despite the administration of 100% oxygen. This is an important sign of congenital cyanotic heart disease, especially when it occurs in the absence of respiratory distress. Cyanosis only becomes readily apparent when desaturated hemoglobin levels reach 50 g/L. Therefore, the infant with a hemoglobin of 200 g/L would only

appear cyanosed when SpO2 levels dropped below 75%,

and the infant with a hemoglobin of 150 g/L would not

be visibly cyanosed until SpO2 dropped to 67%. When

significant anemia is present, hypoxemic neonates may

appear pale rather than cyanosed.


• Suspicion of cyanosis requires confirmation by pulse oximetry. Assessing skin colour is

challenging and made more difficult by factors

such as lighting, temperature, and infant skin

tone. Appearing ‘dusky’ or ‘not pink’ are key

signs of central cyanosis but can be missed.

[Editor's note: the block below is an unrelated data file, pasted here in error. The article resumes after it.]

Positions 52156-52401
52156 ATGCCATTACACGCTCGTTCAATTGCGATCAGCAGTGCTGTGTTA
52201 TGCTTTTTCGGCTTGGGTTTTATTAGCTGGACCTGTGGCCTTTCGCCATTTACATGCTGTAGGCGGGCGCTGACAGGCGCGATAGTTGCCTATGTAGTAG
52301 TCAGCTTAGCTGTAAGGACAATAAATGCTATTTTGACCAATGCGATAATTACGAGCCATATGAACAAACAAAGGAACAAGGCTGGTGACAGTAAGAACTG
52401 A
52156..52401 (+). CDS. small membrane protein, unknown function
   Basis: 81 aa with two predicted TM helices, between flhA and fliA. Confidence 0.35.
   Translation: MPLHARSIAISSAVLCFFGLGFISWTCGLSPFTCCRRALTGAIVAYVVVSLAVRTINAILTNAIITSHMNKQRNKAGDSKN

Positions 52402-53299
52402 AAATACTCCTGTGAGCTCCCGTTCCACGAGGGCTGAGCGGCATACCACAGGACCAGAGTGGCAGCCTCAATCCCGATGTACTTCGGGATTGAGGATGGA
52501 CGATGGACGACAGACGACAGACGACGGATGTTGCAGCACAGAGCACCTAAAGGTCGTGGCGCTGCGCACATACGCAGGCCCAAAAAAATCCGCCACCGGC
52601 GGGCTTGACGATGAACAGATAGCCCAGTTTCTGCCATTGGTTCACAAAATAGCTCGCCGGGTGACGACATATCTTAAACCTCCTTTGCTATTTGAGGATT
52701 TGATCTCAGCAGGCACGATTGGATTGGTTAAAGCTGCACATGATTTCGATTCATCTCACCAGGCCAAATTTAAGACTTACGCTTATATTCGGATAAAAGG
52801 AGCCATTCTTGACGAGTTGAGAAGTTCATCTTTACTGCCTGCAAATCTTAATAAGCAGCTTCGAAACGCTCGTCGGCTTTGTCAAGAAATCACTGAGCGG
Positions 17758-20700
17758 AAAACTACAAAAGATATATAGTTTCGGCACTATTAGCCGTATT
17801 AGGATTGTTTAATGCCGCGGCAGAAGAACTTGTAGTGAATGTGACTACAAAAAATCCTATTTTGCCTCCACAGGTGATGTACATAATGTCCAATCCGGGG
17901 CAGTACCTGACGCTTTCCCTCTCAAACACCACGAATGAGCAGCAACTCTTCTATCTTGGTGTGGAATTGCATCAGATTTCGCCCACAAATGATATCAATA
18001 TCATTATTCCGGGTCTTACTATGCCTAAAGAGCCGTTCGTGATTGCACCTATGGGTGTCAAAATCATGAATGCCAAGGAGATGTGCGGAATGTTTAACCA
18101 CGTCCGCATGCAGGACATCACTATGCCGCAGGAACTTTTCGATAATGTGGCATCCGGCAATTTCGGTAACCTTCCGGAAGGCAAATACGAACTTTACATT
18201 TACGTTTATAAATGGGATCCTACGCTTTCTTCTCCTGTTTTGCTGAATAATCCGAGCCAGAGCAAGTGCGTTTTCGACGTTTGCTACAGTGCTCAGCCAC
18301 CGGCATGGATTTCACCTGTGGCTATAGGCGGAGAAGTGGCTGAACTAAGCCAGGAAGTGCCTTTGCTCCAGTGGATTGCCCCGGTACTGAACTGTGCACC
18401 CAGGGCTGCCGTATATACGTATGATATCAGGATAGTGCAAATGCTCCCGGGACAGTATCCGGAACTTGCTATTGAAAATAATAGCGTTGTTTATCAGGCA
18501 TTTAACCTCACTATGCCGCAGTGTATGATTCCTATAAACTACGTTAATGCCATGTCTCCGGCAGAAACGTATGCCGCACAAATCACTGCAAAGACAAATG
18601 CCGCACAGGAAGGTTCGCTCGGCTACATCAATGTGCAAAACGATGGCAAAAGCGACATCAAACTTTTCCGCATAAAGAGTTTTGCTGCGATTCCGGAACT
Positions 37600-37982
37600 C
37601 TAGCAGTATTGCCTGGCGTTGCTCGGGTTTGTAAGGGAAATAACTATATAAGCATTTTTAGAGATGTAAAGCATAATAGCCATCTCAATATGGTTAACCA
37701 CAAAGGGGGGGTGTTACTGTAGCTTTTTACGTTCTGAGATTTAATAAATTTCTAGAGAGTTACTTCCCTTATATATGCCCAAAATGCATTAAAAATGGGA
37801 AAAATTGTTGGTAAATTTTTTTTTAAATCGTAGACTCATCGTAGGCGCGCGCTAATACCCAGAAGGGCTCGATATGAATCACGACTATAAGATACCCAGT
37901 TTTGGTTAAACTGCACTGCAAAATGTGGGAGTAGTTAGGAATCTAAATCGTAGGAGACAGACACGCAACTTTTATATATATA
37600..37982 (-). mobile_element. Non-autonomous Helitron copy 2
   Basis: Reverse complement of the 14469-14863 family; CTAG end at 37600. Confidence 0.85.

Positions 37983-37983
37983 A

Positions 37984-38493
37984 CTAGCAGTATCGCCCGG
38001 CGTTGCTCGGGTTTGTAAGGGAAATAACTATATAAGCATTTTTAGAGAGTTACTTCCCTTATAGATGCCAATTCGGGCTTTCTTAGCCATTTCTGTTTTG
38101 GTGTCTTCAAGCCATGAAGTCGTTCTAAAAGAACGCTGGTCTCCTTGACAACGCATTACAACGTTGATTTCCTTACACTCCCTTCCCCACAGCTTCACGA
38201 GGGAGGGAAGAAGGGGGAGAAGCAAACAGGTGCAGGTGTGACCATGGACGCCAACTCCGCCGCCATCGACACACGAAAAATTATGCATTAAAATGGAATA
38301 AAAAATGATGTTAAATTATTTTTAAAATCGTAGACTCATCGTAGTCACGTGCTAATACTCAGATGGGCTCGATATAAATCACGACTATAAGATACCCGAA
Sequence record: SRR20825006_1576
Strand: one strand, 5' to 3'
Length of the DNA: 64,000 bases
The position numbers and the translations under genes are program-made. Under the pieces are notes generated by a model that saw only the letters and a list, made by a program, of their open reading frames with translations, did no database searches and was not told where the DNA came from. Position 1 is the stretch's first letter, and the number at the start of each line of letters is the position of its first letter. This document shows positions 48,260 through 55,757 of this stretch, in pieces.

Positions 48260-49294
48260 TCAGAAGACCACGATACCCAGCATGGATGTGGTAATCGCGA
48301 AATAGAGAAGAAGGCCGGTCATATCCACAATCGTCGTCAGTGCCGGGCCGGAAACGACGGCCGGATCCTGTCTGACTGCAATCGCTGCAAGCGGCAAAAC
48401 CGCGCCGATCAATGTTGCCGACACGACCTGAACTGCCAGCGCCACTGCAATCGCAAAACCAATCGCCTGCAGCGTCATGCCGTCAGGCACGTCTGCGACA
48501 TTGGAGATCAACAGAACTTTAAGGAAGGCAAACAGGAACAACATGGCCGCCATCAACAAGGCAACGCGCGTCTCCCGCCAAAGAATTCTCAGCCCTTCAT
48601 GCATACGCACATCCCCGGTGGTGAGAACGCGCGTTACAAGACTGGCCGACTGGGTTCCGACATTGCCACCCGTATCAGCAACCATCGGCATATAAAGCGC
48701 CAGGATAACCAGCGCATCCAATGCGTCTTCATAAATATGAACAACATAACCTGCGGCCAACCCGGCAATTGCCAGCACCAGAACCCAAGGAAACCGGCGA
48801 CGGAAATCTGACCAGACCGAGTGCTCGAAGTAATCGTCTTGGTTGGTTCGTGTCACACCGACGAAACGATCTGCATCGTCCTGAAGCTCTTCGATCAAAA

CCHD screen

• A CCHD screen should be performed for all term and late preterm newborns at 24 to 36 h of age.

A failed CCHD screen requires prompt investigation.

A failed screen occurs when the SpO2 in an infant’s

right hand or either foot is less than 90% on a single

reading. The infant also fails when SpO2 is between

90% and 94% in the right hand and foot, OR when

the difference between the right hand and foot is

more than 3% on 3 separate readings taken 1 h

apart. Early diagnosis of CCHD is crucial because

delays in detection and management increase risk

for morbidity and mortality